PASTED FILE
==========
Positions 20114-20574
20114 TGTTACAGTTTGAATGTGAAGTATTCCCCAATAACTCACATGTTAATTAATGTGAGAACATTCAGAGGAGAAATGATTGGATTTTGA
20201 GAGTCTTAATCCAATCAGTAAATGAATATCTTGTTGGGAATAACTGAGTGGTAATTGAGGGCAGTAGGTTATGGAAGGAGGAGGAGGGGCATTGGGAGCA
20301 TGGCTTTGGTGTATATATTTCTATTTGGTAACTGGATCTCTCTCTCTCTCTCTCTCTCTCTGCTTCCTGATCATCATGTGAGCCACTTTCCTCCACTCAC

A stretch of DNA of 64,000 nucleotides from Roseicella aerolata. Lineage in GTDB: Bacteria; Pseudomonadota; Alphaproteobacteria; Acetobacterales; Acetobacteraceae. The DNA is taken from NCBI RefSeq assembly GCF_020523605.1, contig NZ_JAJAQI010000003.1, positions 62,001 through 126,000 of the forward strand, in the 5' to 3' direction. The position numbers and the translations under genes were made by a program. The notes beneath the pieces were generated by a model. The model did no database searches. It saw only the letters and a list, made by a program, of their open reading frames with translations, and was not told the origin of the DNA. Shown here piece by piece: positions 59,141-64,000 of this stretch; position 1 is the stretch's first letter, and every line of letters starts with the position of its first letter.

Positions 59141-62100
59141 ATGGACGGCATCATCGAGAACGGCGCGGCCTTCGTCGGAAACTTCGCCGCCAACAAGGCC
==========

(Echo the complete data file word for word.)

Positions 20114-20574
20114 TGTTACAGTTTGAATGTGAAGTATTCCCCAATAACTCACATGTTAATTAATGTGAGAACATTCAGAGGAGAAATGATTGGATTTTGA
20201 GAGTCTTAATCCAATCAGTAAATGAATATCTTGTTGGGAATAACTGAGTGGTAATTGAGGGCAGTAGGTTATGGAAGGAGGAGGAGGGGCATTGGGAGCA
20301 TGGCTTTGGTGTATATATTTCTATTTGGTAACTGGATCTCTCTCTCTCTCTCTCTCTCTCTGCTTCCTGATCATCATGTGAGCCACTTTCCTCCACTCAC

A stretch of DNA of 64,000 nucleotides from Roseicella aerolata. Lineage in GTDB: Bacteria; Pseudomonadota; Alphaproteobacteria; Acetobacterales; Acetobacteraceae. The DNA is taken from NCBI RefSeq assembly GCF_020523605.1, contig NZ_JAJAQI010000003.1, positions 62,001 through 126,000 of the forward strand, in the 5' to 3' direction. The position numbers and the translations under genes were made by a program. The notes beneath the pieces were generated by a model. The model did no database searches. It saw only the letters and a list, made by a program, of their open reading frames with translations, and was not told the origin of the DNA. Shown here piece by piece: positions 59,141-64,000 of this stretch; position 1 is the stretch's first letter, and every line of letters starts with the position of its first letter.

Positions 59141-62100
59141 ATGGACGGCATCATCGAGAACGGCGCGGCCTTCGTCGGAAACTTCGCCGCCAACAAGGCC